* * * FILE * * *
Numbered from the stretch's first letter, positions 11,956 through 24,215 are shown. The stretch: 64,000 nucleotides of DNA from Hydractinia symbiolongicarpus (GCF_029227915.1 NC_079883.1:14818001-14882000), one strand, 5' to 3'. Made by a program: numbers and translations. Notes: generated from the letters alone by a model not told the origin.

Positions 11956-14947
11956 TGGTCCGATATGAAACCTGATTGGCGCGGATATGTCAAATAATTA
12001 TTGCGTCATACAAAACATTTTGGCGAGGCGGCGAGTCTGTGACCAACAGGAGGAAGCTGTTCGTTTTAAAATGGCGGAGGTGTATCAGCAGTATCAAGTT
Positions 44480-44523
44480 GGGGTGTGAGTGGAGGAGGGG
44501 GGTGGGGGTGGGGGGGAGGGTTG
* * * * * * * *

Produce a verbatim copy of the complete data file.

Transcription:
Numbered from the stretch's first letter, positions 11,956 through 24,215 are shown. The stretch: 64,000 nucleotides of DNA from Hydractinia symbiolongicarpus (GCF_029227915.1 NC_079883.1:14818001-14882000), one strand, 5' to 3'. Made by a program: numbers and translations. Notes: generated from the letters alone by a model not told the origin.

Positions 11956-14947
11956 TGGTCCGATATGAAACCTGATTGGCGCGGATATGTCAAATAATTA
12001 TTGCGTCATACAAAACATTTTGGCGAGGCGGCGAGTCTGTGACCAACAGGAGGAAGCTGTTCGTTTTAAAATGGCGGAGGTGTATCAGCAGTATCAAGTT
Positions 44480-44523
44480 GGGGTGTGAGTGGAGGAGGGG
44501 GGTGGGGGTGGGGGGGAGGGTTG